UAC, Nutter, Business Leaders: Jobs for Teens Imperative

June 30, 2011

There’s a push to ensure that the city’s youth have summer employment. Mayor Michael Nutter joined Sharmain Matlock-Turner, president of the Urban Affairs Coalition, in urging the business community to support additional summer jobs for teens. During a press conference held at the UAC’s offices in Center City, Matlock-Turner encouraged businesses to make $1,000 donations for summer internships.

Matlock-Turner, whose first job came when she was 13-years-old picking peaches, said, “While there are not many opportunities to pick peaches in the city of Philadelphia, there are literally thousands of other job opportunities in the city for teenagers. We cannot rest until we have reduced the number of teens who are now ‘wait listed’ for summer jobs due to lack of funding.”

Every year, WorkReady Philadelphia programs provide summer jobs for low-income young people ages 14 to 21. Last year, 36,000 young people applied for 11,800 available slots. This year, the city faces a lack of available summer jobs — with 14,500 applicants vying for just 5,550 slots.

The Philadelphia Youth Network (PYN) administers the WorkReady program on behalf of the city and a range of funders, including government and foundation grants and significant private sector investments.

As the largest subcontractor for the PYN, the UAC has processed 1,009 applications for 500 available slots.

“It leads to work opportunities for young people,” Nutter said as he reiterated the importance of summer employment for teens.

“It’s not just about the money. It’s also about skill building and improving their competencies in the workplace.”

The push for support comes at a time when the nation’s youth unemployment rate is at an all-time high of 24 percent and Congress is considering cutting federal funding for the summer job program.

Nutter noted that if Congress cut the funding for summer jobs, it would impact the nation’s justice system.

“Our Philadelphia Police Department and departments all over the United States of America will end up picking up the collateral damage as a result of these acts of Congress cutting summer jobs programs — which will be a disaster all across the U.S.,” said Nutter.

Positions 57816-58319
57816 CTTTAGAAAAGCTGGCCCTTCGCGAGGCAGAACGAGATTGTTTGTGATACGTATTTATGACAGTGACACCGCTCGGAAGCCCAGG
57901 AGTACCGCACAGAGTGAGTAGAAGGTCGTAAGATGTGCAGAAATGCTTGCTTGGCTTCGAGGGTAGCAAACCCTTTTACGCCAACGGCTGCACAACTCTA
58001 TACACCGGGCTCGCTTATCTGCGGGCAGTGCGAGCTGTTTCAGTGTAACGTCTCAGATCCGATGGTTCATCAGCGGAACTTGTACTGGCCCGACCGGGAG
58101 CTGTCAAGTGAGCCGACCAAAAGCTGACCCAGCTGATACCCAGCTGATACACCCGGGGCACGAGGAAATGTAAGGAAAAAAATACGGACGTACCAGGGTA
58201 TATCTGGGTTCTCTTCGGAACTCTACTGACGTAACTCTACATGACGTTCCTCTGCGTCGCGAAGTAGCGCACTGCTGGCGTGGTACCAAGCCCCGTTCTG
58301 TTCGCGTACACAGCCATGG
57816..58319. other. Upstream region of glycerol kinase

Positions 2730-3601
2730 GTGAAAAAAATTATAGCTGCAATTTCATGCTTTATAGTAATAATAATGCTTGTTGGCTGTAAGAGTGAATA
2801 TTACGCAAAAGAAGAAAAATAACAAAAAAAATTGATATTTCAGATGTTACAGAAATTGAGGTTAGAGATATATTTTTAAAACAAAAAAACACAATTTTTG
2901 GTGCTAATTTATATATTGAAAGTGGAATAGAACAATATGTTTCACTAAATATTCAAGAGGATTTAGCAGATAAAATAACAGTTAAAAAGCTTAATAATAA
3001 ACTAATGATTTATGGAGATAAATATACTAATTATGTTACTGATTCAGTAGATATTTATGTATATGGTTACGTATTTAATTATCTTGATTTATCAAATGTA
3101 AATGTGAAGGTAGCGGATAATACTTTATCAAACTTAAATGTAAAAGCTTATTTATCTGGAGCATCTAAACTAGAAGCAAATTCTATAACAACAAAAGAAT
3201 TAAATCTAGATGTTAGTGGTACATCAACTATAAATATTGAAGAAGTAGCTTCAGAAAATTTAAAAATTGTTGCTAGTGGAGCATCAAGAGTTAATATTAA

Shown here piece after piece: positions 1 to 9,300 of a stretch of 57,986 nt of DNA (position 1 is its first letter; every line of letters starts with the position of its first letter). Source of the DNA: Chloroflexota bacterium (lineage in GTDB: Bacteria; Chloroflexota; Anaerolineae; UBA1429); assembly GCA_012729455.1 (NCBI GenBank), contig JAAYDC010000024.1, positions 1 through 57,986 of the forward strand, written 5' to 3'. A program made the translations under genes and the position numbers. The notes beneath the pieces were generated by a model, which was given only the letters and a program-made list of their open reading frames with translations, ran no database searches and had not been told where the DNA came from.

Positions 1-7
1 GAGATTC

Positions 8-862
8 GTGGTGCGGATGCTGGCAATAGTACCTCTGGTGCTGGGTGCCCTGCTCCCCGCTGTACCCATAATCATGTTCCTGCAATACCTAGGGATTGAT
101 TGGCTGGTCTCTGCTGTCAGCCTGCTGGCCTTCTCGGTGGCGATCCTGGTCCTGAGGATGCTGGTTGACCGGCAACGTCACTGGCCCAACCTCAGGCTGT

David Buckholtz, an 18-year old who has been placed in summer jobs by the UAC since he was 14, helped to make the case for the importance of the WorkReady program.

Buckholtz, whose first summer job site was at the Franklin Institute Science Museum, is now working for Turner Construction.

“The Urban Affairs Coalition has helped me move ahead in my life by giving me an opportunity I didn’t even think was possible, and then continuing to play a constant role by helping me to prepare for post-secondary education and professional job placement,” said Buckholtz, who heads to Pennsylvania State University in the fall to study aerospace engineering.

“My career goal is to be an aerospace engineer, and ultimately come back to Philadelphia and give back to my community.”

When Demetris Lacey, a recent graduate of the Boys Latin Charter School, submitted an application for a summer job through the UAC, he was initially denied due to lack of funding. However, it was announced during the press conference that he secured a job opportunity.

“As a student preparing to begin my college career, it’s important that I understand the professional world. The WorkReady program would not just give me technical skills but soft skills like resume writing, interviewing skills, leadership development and even finances for education,” said Lacey, who will attend Slippery Rock University in the fall to study forensics.

During the event, $1,000 donations were received from Mayor Nutter, Councilwoman Marian Tasco, Matlock-Turner, Ross Associates, Inc., WES Management Services, CH2MHILL, PRWT Services, Inc., LMS Clothing Corporation, Distante Philadelphia, Blackmon & Associates and McKissack & McKissack for a total of $12,000.

According to WorkReady Philadelphia, it costs $1,600 for a student to have a summer job, which is based on a $7.25 hourly wage.

For information visit or call (267) 502-3800.

Ayana Jones
Philadelphia Tribune